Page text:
Bust Open Containment Sales
Keeping dogs safely sectioned off—whether in a crate or behind a gate or an in-ground or electronic fence—is easy, thanks to the segment’s many offerings.
Dog containment products serve an important function in homes, yards and vehicles, and pet owners mandate that these products work and are easy to use, attractive and unobtrusive when possible.
Containment for Companions
With pet owners humanizing their pets more than ever, they want products that are higher quality, said Andrew Darmohraj, executive vice president and COO of the American Pet Products Association (APPA) in Greenwich, Conn.
“In the same way that pet owners are opting for higher-quality food because they are using their own personal preferences when making shopping decisions, you will see pet owners opt for higher-quality containment systems because they want something nice that they feel comfortable using for their beloved animal,” Darmohraj said.
When at home, this companionship equates to ensuring the dog is comfortable and nearby, even when being contained.
“Pet owners do not want to just lock up their pets or put them in a cage,” said Kristin Butler, marketing coordinator and account executive for Richell USA Inc. in Grand Prairie, Texas.
The company recently released its Expandable Pet Crate and Easy Clean Pet Crate, Butler said.
“Pet owners want pets to be close by and feel like part of the family, but still keep them at bay while cooking, cleaning or when guests are over,” Butler added. “In order to do so, many customers want gates and crates that go with their home décor and also allow pets to feel comfortable and at ease in their own space.”
The containment category has expanded to include keeping dogs out of certain areas, said Jason Hart, director of Radio Systems Corp.’s PetSafe brand in Knoxville, Tenn.
“Containment was traditionally thought of as a means to keep them in the yard, but with more pet-proofing products in the market, it is also a means of keeping them out of areas—essentially establishing safe areas,” Hart said. “We try to provide better ways to keep dogs out of specific areas in the house.”Walk-through gates are able to do the dual duty of keeping dogs contained while not making humans feel like they also are contained, said Glenda Bone, owner of Gallery of Pets in Austin, Texas. With four small dogs of her own and being the owner of three businesses, she travels everywhere with her dogs. Walk-through gates are used both at the store and at home to keep them under control and safe, Bone said.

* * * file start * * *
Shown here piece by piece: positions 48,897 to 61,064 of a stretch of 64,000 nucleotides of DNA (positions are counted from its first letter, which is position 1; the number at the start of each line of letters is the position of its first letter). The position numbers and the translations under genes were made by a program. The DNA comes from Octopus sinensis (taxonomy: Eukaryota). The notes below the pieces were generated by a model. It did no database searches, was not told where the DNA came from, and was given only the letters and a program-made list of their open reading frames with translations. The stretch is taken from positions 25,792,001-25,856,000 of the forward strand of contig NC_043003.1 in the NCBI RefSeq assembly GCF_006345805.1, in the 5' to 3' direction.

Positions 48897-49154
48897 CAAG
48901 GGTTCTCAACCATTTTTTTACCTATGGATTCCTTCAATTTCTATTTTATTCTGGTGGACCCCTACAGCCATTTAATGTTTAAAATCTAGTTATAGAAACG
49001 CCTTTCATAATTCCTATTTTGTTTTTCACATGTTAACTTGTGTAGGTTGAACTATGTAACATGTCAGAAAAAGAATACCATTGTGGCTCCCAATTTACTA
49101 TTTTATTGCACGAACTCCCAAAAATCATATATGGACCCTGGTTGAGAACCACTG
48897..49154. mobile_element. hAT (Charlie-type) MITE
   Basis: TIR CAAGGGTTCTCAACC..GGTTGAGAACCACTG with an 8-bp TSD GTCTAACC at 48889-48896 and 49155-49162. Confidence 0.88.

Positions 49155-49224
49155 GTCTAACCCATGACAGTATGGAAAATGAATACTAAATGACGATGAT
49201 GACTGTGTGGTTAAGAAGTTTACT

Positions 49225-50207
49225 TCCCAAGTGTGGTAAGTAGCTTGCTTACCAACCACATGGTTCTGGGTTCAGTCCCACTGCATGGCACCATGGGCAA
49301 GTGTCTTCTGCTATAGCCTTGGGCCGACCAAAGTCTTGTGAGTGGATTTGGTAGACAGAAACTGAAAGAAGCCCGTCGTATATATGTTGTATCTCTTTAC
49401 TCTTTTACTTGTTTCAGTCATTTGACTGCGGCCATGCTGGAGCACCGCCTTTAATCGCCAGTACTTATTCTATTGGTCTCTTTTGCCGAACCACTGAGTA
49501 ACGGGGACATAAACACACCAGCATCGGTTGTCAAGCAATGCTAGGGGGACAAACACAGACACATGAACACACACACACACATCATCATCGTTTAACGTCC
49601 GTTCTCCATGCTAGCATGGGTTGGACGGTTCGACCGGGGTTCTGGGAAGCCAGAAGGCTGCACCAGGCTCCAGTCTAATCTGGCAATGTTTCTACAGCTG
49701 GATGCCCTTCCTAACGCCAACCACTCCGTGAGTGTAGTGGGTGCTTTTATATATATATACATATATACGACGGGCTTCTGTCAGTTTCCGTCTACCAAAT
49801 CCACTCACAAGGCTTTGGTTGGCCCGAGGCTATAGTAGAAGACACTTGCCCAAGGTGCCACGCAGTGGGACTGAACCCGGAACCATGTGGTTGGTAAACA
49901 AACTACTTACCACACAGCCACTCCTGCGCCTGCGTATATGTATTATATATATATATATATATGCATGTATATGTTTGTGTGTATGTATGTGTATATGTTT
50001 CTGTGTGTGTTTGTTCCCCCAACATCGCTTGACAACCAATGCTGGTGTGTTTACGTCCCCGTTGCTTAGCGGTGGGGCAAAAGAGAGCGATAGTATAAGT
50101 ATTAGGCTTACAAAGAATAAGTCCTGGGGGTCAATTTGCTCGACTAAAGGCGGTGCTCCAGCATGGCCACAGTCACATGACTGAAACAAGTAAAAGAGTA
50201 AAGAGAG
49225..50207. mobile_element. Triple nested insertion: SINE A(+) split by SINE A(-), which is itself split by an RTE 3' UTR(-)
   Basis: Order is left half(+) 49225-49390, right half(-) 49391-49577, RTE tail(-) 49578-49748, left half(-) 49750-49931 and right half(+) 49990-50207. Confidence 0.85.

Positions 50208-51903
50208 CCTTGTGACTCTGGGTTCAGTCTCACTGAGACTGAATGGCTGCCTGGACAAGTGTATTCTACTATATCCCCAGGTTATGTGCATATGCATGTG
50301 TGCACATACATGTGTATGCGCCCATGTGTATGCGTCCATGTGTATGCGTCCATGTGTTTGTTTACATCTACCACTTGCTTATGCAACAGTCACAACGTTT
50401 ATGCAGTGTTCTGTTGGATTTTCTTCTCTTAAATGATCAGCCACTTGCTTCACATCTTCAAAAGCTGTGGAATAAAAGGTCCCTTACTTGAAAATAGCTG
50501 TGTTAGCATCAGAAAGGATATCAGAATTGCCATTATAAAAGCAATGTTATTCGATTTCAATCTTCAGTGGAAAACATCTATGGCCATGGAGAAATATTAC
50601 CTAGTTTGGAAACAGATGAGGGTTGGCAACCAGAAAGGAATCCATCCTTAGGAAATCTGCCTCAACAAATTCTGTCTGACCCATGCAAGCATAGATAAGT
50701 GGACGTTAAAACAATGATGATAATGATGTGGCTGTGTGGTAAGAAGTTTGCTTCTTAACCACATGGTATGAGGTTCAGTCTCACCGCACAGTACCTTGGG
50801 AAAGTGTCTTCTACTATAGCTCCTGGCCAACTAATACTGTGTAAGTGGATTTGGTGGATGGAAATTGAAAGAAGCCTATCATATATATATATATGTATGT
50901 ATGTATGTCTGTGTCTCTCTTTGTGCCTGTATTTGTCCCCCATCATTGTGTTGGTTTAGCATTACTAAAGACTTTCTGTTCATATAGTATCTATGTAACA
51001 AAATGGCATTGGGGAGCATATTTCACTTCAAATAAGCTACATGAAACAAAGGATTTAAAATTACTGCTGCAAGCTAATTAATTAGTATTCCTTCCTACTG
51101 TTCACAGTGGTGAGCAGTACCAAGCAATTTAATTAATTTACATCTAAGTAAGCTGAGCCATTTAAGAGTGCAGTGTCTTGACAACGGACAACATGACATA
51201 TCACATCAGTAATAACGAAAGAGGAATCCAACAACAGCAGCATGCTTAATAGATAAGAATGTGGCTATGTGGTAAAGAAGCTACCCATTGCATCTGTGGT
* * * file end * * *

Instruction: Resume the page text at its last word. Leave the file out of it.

Pet gates should not confine the people that use them, Butler agreed.
“They should be easy to use without being a burden to get through—but still work well enough to keep pets comfortable in their own area,” Butler said.
Outside and On the Go
Outdoors, dog owners are looking for some of these same features. They want a product that is aesthetically pleasing and comfortable—and of course one that is functionally sound.
“We designed our octagonal Pet Gazebo to be the perfect size so that it doesn’t completely obstruct a view of the backyard and is comfortable and nice for a dog to be in,” said CJ Pomerantz, vice president of marketing for Advantek Marketing in Moorpark, Calif.
With more pet owners treating their pets as companions, many more are also traveling with them. Robert Little, general manager of Diggidy Dog in Carmel, Calif., said that in his part of the country dogs goeverywherewith their owners. It’s not uncommon to see more dogs than babies in strollers that pass by. As a result, he said, car seat products are strong sellers.
“With a product like that, it’s important to the pet owner that their dog is safely secured in the vehicle,” Little said. “Function and comfort are the two features they’re looking for when traveling in a car with their dog.”